Would a non-medical person have immediately assumed he was an escaped liver patient, wandering the streets under the influence of hepatotoxic encephalopathy?    “How fascinating,” as Ben Zander would say, that I jumped to these conclusions, having only glimpsed this man from a distance.  What if I had turned an early corner and not gotten a closer look?  In the space of a minute or so, I perceived something shockingly abnormal, and with just a little more observation, reconciled it as only mildly out of the ordinary (I think not a lot of people wear pee-colored glasses).

Weeks later, a headline appeared on my Facebook feed: “Dad’s reply to school on kids’ absence is best response ever.”  The school principal had sent a letter to the family informing them that absences for family vacation were unexcused.  The father replied with a page-long justification of the high educational value of their trip.  Like many, I congratulated the father on his response, feeling righteous and indignant on his behalf.  My sister posted a subsequent article on my page, pointing out that the principal’s letter was merely informational and a formality, not a personal indictment of his choice of vacation timing, and that the father’s public shaming of the principal was both uncalled for and petty.

I feel embarrassed for holding him up like I did.  I don’t condone public shaming, what was I thinking?  I believe now that the headline attracted me for a reason.  Maybe I myself feel defensive around my own children’s school absences for family vacations.  I think I was preconditioned to take the dad’s side, to take the principal’s letter personally, as my medical training led me to see that man’s yellow face as evidence of end-stage liver disease.  Now I am the one wearing pee-colored glasses.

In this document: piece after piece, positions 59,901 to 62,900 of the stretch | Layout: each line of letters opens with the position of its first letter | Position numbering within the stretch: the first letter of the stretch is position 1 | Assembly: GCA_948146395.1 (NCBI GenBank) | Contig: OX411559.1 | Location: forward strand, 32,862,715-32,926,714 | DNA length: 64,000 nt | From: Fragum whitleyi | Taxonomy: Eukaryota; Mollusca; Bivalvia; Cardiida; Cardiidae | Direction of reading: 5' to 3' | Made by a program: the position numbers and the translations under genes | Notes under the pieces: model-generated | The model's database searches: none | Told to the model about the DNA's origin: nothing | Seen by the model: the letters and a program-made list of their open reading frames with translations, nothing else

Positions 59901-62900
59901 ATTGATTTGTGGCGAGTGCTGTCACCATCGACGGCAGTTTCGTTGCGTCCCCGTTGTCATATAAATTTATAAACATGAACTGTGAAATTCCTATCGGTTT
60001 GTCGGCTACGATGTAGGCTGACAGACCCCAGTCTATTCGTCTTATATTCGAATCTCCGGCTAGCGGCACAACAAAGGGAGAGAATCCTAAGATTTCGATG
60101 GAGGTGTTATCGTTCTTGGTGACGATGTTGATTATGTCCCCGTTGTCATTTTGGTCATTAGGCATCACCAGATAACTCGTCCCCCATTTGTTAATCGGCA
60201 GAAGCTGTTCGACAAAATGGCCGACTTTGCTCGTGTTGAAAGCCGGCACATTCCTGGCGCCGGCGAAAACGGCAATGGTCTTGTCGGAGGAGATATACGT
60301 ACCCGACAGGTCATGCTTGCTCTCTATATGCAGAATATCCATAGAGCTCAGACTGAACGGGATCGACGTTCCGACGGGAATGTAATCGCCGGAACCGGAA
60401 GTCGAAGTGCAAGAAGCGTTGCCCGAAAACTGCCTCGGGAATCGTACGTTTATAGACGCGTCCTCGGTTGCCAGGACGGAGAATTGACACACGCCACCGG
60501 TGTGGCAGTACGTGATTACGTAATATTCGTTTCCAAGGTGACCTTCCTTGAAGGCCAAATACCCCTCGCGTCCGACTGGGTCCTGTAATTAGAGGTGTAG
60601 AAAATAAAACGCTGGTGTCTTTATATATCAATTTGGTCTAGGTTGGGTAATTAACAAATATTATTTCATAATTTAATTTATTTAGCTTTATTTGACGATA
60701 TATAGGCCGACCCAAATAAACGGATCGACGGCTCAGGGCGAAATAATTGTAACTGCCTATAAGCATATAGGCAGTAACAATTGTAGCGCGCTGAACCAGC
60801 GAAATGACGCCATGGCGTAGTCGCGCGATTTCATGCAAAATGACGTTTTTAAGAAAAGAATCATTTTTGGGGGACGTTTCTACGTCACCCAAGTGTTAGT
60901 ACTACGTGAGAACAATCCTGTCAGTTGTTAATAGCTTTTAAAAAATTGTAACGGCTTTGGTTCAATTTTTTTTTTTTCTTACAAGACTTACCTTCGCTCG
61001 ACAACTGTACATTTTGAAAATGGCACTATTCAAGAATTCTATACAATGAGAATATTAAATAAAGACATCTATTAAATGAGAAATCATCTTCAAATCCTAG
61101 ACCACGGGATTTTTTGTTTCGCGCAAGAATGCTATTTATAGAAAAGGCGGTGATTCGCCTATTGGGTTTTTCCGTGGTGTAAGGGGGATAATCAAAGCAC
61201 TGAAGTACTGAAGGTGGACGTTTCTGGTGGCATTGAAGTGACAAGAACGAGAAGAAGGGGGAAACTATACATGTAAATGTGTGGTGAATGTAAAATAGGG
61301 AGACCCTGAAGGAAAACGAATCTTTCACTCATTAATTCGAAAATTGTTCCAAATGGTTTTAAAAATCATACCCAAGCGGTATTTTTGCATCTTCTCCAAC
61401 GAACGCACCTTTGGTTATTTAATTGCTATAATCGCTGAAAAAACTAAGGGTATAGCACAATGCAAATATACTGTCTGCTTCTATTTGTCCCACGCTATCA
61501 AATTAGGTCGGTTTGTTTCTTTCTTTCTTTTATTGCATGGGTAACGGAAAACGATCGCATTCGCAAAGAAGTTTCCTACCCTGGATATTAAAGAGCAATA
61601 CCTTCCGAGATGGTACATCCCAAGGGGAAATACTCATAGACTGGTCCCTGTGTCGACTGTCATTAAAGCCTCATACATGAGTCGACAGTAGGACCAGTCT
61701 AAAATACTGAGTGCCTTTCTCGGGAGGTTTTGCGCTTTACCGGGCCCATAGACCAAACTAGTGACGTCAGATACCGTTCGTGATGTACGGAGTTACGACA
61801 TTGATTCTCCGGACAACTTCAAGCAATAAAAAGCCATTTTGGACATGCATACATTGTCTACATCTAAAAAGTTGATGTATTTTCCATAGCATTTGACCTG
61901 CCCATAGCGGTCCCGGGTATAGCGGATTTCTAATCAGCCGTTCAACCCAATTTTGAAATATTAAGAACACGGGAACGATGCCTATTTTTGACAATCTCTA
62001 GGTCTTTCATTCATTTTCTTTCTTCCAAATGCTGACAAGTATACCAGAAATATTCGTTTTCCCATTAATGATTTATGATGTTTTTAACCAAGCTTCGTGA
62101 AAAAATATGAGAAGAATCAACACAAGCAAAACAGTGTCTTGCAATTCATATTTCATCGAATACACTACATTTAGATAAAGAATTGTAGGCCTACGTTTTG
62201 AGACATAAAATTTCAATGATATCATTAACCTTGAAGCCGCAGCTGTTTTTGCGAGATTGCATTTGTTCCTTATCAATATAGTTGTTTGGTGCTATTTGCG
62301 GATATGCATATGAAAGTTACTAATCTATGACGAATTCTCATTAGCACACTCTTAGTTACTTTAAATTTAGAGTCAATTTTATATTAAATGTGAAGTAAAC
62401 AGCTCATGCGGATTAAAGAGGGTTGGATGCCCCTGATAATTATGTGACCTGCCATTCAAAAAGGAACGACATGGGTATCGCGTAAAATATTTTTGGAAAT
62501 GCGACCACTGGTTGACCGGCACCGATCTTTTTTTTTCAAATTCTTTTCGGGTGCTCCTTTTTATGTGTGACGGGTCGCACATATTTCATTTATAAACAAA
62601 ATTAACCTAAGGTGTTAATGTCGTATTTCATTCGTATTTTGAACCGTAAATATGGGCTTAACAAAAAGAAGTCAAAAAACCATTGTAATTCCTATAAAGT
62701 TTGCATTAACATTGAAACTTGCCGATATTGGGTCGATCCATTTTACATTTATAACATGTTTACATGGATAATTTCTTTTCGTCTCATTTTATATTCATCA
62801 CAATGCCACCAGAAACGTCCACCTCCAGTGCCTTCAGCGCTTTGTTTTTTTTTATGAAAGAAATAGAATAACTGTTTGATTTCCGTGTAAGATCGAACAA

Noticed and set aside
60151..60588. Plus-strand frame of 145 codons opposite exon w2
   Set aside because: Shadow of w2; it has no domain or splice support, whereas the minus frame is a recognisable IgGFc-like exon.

When I first read the father’s response, I wondered about the principal’s purpose in sending her letter.  But I did not take the next step to answer my own question.  Had I read it again, as I did after my sister’s post, I might have realized sooner that it was simply an informational form letter, and did not at all deserve the father’s negative public retort.  How was I able to correct my initial conclusions about the man on the street, and not about the principal?  My observations of the man were objectively inconsistent—apparently jaundiced face but normal colored hands and not otherwise ill-appearing—and I have no personal feelings about people with jaundice.  I do, apparently, have feelings about receiving notices from school about my decisions regarding my children.  My judgment of the principal’s letter came from that emotional place, and impaired my ability to see objectively.

These two very different situations remind me to monitor and manage my biases–inspect the tint of my glasses–early and often.